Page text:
Musings On The Importance Of Culture – And Why The Agency Model Must Change
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Musings On The Importance Of Culture – And Why The Agency Model Must Change

Companies in other industries have succeeded by realizing the need to put employees first and build culture into the fundamentals of their businesses -- it's time PR agencies become part of this change.

Holmes Report

Building culture into your company can’t be an afterthought. It can’t be something you do when the hiring environment is tough or you’re worried about losing people to the competition. It needs to be core to the organization you create.

This week, Inner Circle Labs is on our annual WorkAway. Part retreat, part training exercise, part work – we spend a week working together and hanging out away from the office. This year we are on the North Shore of Oahu in Hawaii. With a company of 12 people, we rent two houses next door to each other and set up internet, phones and everything we need to service our accounts as if we were back home. Just making this a work trip, putting people up in hotels and paying for travel, would be a nice perk but we take it a few steps further to make it a core part of our culture.

By renting houses and cooking, eating, drinking and laughing our butts off together – we become closer as a team. We also always plan for the month of our work away to be our lowest revenue month of the year. This goes against everything traditional PR agencies work toward in making their revenue numbers stable across the year. We completely understand the reasoning but would rather service our clients to the level of their budgets and cut back during the work away month so we can give everyone additional non-billable time for training time and broader, long-term projects to make the company and our culture even stronger. We’ve been doing a work away every year since we founded the company in 2010.

The traditional PR agency structure puts clients first – and employees needs come later. It’s all about selling services to the person with the biggest budget – doesn’t matter if their product stinks, they demand much more than they are ever willing to pay for, the team assigned to work the account hates it or the client contact is abusive – he or she with the most cash wins. That model needs to fundamentally change – unless employee happiness is put first, the PR industry will continue to lose great people and battle a tarnished image.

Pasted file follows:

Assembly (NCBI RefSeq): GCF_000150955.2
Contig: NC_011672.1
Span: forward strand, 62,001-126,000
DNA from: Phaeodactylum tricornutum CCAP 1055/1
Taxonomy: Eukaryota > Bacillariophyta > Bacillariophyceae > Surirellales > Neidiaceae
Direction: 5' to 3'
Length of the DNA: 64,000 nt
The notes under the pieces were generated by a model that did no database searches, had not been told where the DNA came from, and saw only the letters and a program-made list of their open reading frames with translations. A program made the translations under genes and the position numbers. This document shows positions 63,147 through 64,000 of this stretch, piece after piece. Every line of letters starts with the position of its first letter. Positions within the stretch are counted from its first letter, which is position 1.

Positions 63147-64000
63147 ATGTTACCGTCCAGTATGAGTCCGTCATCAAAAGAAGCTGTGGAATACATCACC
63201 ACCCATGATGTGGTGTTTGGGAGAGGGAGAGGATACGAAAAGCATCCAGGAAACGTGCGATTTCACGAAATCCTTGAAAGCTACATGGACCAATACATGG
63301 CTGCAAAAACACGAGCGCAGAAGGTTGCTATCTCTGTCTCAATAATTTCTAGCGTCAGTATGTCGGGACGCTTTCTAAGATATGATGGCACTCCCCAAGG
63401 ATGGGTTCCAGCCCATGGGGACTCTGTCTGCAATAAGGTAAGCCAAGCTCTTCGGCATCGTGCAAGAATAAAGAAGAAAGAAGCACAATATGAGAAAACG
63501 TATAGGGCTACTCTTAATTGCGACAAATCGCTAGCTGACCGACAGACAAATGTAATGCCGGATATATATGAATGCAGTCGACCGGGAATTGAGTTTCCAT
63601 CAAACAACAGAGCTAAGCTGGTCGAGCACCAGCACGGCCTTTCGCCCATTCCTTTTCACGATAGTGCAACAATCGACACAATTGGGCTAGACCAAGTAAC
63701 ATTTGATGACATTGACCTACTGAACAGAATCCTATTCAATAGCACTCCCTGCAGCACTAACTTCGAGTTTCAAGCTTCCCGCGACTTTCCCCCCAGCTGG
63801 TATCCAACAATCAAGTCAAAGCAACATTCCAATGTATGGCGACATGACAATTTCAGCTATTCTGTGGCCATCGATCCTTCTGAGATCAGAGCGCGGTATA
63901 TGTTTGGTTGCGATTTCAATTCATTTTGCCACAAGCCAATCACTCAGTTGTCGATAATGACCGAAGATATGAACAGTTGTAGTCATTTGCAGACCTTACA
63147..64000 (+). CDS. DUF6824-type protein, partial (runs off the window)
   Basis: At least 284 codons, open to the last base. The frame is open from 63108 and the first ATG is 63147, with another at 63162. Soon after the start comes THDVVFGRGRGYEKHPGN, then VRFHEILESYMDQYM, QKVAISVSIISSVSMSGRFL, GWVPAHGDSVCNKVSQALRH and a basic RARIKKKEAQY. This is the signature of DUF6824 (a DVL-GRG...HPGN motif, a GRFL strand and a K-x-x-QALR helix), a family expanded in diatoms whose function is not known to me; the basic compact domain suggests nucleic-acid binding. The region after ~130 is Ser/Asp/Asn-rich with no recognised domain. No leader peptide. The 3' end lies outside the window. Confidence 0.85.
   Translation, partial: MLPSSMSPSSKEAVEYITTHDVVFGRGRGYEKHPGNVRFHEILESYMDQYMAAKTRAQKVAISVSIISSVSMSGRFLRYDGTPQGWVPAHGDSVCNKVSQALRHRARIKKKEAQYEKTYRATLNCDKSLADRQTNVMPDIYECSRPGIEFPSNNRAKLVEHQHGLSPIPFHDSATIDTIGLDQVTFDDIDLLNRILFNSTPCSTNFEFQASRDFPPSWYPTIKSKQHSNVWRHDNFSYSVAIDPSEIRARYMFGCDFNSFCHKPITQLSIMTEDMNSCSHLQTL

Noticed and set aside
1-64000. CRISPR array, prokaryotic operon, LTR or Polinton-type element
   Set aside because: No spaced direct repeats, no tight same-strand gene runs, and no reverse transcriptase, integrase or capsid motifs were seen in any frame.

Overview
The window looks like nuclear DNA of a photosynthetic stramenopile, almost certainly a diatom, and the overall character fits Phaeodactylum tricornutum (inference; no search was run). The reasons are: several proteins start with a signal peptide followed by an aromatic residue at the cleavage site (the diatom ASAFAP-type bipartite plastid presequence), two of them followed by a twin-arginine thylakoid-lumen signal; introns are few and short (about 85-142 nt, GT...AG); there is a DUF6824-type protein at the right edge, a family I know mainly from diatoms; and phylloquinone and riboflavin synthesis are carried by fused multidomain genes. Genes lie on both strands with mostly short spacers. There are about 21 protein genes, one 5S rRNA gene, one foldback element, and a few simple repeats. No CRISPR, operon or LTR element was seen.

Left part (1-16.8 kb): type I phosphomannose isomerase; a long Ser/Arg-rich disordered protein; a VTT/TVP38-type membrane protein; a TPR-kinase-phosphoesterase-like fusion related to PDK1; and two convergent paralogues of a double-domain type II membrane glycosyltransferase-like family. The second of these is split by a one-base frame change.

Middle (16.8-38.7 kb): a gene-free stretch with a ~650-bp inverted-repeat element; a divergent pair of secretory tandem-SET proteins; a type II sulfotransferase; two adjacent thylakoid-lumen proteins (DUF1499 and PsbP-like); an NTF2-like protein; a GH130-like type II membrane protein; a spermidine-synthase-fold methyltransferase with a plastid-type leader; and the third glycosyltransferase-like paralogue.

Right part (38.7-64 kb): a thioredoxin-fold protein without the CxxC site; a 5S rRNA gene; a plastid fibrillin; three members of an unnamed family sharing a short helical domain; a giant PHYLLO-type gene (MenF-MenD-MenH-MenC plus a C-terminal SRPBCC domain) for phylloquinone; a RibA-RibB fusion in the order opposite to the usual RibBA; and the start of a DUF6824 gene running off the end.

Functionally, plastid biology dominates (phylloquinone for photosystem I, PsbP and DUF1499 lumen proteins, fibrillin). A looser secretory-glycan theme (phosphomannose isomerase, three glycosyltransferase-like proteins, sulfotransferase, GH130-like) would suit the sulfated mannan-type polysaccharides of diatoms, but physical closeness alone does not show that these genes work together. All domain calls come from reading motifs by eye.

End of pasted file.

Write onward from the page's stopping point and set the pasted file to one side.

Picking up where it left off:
Companies in other industries have succeeded by realizing the need to put employees first and build culture into the fundamentals of their businesses. Take Zappos*, they’ve built an organization that fosters a strong, happy, flexible culture. Zappos got a lot of attention for being good to its customers and offering free shipping both ways – all super critical to what they do. But even more fundamental to their rapid growth was the way they treated their employees. Zappos is not just a bunch of employees – or collaborative teams that work together – they are a fun, wild, zany, wicked smart family.

I’ve been a fan of Zappos since they launched. In fact, it has been the longest standing wish of my 13+ year PR agency career to work with the Zappos family. Perhaps because our core values align with theirs, I finally got my wish to work with Zappos.

Building a strong culture that puts employees first is the best way to build a successful business and disrupt the status quo of any industry. It’s time for PR agencies to be part of this change – and not in name only through perk programs and happy hours. Don’t get me wrong, these things are fun and show appreciation for hard work but it’s time to truly engage our teams at every level around the things that matter most – the things that will become the core values that fundamentally drive the group. Once we can all do this – and then live those core values every day and build teams and companies around them – the PR agency business will be full of a lot more Aloha.

Julie Crabill is founder/CEO of Inner Circle Labs based in San Francisco.

*Zappos is an Inner Circle Labs client. 

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